26 February 2014

KOTBR #154 - The Hoosier Beer Geek Indiana IPA Blind Tasting Challenge

Mike writes:  Bias is a funny thing. Over the course of our seven-plus-year history, we have gotten to know and love a beer or two. But we've also formed pretty strong opinions on what we don't like -- breweries whose marketing turned us off, preconceived notions of who has earned their place in the brewing landscape, breweries who we've known and forgotten, or even the occasional beer that ruined a whole lineup for us.

While these opinions are unavoidable--no one drinks in a bubble--they're not exactly fair. With that in mind, we devised a plan to limit bias, to reopen doors, and to encourage you, dear readers, to do the same:  a blind tasting of every readily-produced and packaged Indiana IPA.

Jim writes:  None of these beers were provided on draft. Rather, we wanted to blind taste only beers that are readily available. Therefore, we tried only Indiana IPAs that are currently available in bottles or cans.

We blind tasted the beers in the following order:

Beer 1: People's Mound Builder
Beer 2: Cutters Half Court
Beer 3: Daredevil Lift Off
Beer 4: Mad Anthony IPA
Beer 5: Flat12 Half Cycle
Beer 6: Barley Island Barfly
Beer 7: Upland Dragonfly
Beer 8: Triton Railsplitter
Beer 9: Sun King Fistful of Hops (Blue Can Version)
Beer 10: Figure 8 Where Lizards Dare
Beer 11: Quaff ON! Hare Trigger
Beer 12: Fountain Square Soul Ride

So what was the verdict?

Out of the 12, two beers stood out for us. Six of us picked *Beer 4: Mad Anthony IPA* as our favorite, and two picked *Beer 1: People's Mound Builder*.

What did we like about these two beers? The common theme was balance; neither beer was skewed toward the hops end or the malt end of the spectrum. Rather, both landed pleasantly in the middle.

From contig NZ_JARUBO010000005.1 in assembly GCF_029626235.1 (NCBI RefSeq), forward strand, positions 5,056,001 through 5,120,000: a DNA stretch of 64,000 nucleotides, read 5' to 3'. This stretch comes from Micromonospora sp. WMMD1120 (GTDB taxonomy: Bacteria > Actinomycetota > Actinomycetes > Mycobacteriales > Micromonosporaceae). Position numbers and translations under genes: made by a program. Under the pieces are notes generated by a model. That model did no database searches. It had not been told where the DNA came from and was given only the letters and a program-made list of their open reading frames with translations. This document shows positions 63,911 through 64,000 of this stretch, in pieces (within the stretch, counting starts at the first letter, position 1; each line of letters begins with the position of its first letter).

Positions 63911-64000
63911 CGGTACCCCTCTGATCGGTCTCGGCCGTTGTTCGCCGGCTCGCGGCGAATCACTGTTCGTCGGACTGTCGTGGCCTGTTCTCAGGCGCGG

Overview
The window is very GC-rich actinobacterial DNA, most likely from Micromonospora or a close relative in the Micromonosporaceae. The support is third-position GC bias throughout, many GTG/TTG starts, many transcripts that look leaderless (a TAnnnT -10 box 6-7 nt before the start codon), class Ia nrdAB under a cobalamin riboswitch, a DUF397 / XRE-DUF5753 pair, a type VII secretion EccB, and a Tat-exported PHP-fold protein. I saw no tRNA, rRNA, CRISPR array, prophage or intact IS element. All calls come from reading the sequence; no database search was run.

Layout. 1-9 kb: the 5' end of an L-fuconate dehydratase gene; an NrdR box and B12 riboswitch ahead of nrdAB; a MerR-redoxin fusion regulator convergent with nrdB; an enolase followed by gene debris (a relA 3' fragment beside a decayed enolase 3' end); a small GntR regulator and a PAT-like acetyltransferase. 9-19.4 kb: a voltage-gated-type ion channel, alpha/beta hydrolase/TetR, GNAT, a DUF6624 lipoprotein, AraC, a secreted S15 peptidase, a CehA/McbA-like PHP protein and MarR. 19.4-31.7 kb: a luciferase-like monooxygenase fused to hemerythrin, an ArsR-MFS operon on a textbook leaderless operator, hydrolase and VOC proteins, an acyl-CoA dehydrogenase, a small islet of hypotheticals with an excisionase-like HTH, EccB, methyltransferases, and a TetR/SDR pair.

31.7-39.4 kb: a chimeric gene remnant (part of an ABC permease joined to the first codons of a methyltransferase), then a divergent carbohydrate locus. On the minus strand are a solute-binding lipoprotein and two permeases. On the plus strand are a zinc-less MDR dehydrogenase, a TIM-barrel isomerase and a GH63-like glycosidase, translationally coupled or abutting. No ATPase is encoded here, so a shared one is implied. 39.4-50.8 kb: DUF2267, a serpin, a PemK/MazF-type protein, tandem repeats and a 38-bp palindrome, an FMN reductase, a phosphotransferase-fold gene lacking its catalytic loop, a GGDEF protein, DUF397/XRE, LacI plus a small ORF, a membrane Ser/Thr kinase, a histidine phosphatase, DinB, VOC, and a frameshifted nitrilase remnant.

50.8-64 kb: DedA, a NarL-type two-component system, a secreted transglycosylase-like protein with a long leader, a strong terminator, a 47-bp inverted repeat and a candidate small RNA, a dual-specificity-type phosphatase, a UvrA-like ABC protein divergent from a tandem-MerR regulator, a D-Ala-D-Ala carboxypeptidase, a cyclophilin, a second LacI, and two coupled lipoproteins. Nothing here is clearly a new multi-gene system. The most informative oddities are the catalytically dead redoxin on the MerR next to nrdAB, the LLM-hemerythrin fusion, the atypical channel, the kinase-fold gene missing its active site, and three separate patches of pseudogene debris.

Our tasting notes (admittedly brief; this is what happens when you taste 12 beers) provide insight into our thinking--

Mad Anthony IPA

Jim: "A great meld of pine, floral, and citrus. Perfectly malty--not too sweet. Well balanced all around. A winner."
Mike: "Fruity and rounded."
Megan: "Solid. Balanced."

People's Mound Builder:

Jim:  "Floral. Bubble gum. Nose is nice. Malty. Faintly sweet. Balanced. Pretty damn good."
Rod: "Smells caramelly, sweet, grapefruit."
Jason: "Sweet nose, sweet taste, some pine."

Some of us also decided to have a second go around with each beer, but with a twist:  we were handed each beer without knowing which number was assigned to it to see if we could match it with the beer we had tasted in the first round. This was challenging; most of us weren't able to match more than a few beers. If memory serves me correctly, Rod and Jake were the winners in the matching department with 7 matched out of the 12.

Jason writes:  When told of this beer-review-turned-memory-game, I knew I would suck at it. My short term memory sucks, my beer judging skills are not all that great, and my short term memory sucks. So my inability to pick out a beer from one blind tasting to the next was not a shock. What was shocking was the one dimensionality of the IPA's we tasted. This isn't a dig at Indiana breweries, but at the American preference in beers.

I enjoy hoppy beers, but they need to have a partner. Without a malt backup, the beer is...well, uninteresting. One beer that had a nice balance was People's Mound Builder. It had sweetness. It had a malt base. And it had plenty of hops without being an all-out bitter assault on the tongue. Mad Anthony IPA was another beer that seemed particularly well balanced.

I think these beers are a bit more connected to the true style of an IPA versus the Americanized version. And while I may have gone for the others a couple of years ago, my preferences have changed and I want something more from my beer. With that in mind, I offer up this elegy in the style of Walt Whitman.

O Brewer! My Brewer! This bottle of beer is done,

The IPA is now a wreck, one dimension is no fun,

No malt is near, just hops in beer, no depth the brew is sharing.

While weary buds are feeling mugged, the bitter bombs uncaring;

But O beer! beer! beer! Once a spicy glass of bread,

Where on the tongue the style lies, fallen old and dead.

A special thanks goes out to Ben and the rest of the folks at the Tomlinson Tap Room for hosting us. Ben was instrumental in helping us acquire the beer for the tasting.


  1. I think I tied Jake at 7 of 12.

    Many may assume that palate fatigue would cause an issue for the later contenders, but even after tasting all 12, I think our most/least favorites were the easiest to identify when doing it blind.

  2. I wonder whether proper glassware might have altered the results. Tasting in Solo cups was convenient but not optimal.